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These Rabbis Are Not Murderers
The previous post, The Lakewood Suicide Squad, is already the most-read post in all eight years of this blog, with over 24,000 hits. A number of comments described the rabbis opposing vaccinations as being murderers. That is a very strong term, and I believe it to be severely inappropriate.
Murder connotes an intentional act of taking people's lives. These rabbis most certainly do not want to kill anyone! They care about life just as much as anyone else. From their perspective, they simply do not see what they are doing as in any way leading to the loss of life. In fact, from their perspective, it is the pro-vaccine people who are causing children to suffer, and yet we wouldn't like them to call us child abusers! It would be more appropriate to use the term "murderer" for people who text while driving, because at least they are aware that they are doing something very dangerous. The anti-vaccine people have no idea that they are doing something dangerous.
The correct description for what these people are causing is involuntary manslaughter. This, indeed, was the court verdict for David and Ginger Twitchell, devout members of a Christian Science church who sincerely believed that the best thing to do for their sick children was to pray for them (which regrettably did not save their children from dying).
If someone opposes vaccination because they sincerely mistakenly believe vaccination to be harmful, does that make them a bad person? Well, if there is an abdication of their responsibility to analyze such topics carefully and properly, then this is a moral failing. You could argue that it's irresponsible for people to believe that they know better than not only virtually the entire medical establishment, but even the professionals in their very own communities that they generally respect (see the letter on the right, signed by the frum physicians of Lakewood; click to enlarge it). But I'm not entirely sure that the situation can be described this way. I think that many such people genuinely lack the ability/worldview which enables them to analyze this topic correctly. And as I explained in the previous post, it's a natural result of their non-rationalist approach in general.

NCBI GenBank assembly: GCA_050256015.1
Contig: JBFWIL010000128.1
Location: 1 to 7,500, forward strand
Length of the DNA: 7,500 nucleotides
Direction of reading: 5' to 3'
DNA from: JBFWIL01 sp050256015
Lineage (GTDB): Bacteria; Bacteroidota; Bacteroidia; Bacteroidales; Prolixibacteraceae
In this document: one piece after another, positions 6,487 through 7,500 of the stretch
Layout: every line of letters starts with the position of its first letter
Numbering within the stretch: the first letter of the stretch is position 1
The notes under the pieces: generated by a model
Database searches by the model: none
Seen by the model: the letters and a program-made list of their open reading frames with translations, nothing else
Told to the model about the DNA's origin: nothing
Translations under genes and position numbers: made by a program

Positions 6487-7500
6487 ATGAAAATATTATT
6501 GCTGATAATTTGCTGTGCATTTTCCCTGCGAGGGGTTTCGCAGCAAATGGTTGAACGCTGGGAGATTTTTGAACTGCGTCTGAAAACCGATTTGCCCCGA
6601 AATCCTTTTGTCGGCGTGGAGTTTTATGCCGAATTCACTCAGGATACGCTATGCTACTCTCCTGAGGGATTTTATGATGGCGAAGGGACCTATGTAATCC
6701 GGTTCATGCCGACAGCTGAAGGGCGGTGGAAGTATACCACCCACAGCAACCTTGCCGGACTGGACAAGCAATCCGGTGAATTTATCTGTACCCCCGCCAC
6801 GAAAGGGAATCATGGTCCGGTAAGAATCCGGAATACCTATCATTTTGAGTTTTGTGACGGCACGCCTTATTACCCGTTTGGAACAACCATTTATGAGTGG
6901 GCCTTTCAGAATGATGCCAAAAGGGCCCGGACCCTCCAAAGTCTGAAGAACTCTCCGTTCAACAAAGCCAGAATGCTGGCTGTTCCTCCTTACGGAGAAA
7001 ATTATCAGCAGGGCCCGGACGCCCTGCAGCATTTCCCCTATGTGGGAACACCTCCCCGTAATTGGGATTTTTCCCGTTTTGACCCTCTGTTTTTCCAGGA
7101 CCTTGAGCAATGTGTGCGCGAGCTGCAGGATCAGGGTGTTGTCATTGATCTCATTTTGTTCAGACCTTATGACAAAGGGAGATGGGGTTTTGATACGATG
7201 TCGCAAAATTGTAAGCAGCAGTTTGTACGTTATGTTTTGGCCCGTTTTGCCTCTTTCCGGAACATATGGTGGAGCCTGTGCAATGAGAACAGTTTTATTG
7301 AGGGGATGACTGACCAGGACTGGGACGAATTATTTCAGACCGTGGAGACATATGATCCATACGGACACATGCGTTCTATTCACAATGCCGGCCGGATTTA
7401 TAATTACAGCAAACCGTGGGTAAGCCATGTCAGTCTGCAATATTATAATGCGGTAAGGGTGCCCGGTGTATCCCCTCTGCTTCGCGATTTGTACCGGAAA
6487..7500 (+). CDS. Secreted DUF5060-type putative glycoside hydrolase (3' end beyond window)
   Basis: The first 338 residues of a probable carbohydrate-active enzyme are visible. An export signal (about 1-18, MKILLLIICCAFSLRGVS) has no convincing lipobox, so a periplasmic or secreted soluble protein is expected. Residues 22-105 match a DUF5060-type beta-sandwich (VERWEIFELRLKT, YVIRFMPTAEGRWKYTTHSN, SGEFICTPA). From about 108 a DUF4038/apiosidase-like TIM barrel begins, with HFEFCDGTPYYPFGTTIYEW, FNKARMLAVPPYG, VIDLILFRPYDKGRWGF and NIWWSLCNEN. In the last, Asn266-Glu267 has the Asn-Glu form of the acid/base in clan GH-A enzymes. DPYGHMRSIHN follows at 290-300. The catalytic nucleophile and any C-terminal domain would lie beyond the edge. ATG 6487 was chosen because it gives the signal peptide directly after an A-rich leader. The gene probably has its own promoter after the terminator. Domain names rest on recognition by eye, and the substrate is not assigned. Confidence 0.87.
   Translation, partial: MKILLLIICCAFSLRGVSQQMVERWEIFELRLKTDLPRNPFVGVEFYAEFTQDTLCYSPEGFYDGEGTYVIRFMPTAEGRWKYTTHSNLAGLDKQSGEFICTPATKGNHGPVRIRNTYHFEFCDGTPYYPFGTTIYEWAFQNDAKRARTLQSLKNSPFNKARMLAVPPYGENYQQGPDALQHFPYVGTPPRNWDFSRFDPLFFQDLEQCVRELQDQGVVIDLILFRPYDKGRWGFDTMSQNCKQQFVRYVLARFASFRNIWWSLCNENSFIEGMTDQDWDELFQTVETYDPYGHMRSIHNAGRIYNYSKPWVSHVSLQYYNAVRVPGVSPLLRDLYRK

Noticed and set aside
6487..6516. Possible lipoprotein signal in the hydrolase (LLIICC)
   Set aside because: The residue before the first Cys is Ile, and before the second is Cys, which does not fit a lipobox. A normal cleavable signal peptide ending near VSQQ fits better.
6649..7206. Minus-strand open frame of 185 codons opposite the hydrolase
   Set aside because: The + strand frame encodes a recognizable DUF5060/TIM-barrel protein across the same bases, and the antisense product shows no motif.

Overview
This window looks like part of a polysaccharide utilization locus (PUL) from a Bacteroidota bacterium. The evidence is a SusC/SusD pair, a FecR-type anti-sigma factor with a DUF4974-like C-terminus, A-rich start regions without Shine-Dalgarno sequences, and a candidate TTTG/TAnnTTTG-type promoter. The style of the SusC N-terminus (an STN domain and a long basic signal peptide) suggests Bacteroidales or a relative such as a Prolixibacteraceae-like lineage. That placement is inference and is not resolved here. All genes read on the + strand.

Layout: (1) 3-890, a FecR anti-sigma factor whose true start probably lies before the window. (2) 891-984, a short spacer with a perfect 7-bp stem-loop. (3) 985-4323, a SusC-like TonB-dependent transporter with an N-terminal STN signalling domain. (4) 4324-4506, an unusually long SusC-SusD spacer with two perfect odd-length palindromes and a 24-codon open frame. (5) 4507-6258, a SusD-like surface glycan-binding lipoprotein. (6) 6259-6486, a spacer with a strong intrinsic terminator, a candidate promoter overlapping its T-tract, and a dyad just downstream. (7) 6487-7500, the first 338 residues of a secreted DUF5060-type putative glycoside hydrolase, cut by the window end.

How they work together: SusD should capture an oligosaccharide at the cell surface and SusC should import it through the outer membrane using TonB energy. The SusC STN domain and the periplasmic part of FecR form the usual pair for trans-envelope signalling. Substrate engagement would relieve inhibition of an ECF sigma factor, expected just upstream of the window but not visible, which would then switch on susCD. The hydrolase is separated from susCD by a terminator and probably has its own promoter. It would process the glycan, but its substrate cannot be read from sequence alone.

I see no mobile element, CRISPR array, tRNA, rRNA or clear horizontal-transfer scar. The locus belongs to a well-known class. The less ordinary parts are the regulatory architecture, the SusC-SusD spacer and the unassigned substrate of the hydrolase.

(The people who are more morally accountable are those who accept that the anti-vaccination approach is dangerous, and yet still promote these rabbis as being Gedolim. Some such people also commented on the last post, and they were more concerned with me giving these Gedolim a bad name than with the fact of their promoting Gedolim who could be causing the deaths of children.)
People can do terrible things with the best of intentions. This also relates to a topic that came up recently with the passing of Rav Shmuel Auerbach. In my post The Elephant in the Room, I quoted some people who declared that Rav Shmuel was totally leshem Shamayim in everything that he did. That is absolutely true, but it doesn't count for as much as people seem to think. A person can have entirely pure motivations and yet still do terrible things. But on the other hand, it's easy to categorize riots and shutting down cities as being terrible deeds. A particular course of medical action/inaction, on the other hand, can only described as good/bad in terms of its effects.
So, in conclusion, I don't think that the anti-vaccination crowd can be described as evil people. They are well-meaning people who are just badly misguided. Unfortunately, in this case, innocent mistakes can have fatal consequences.
In future posts, I plan to discuss the question of on what grounds someone such as myself (and most readers), who have not engaged in extensive studies of medicine or the medical literature, can confidently conclude that vaccinations are necessary.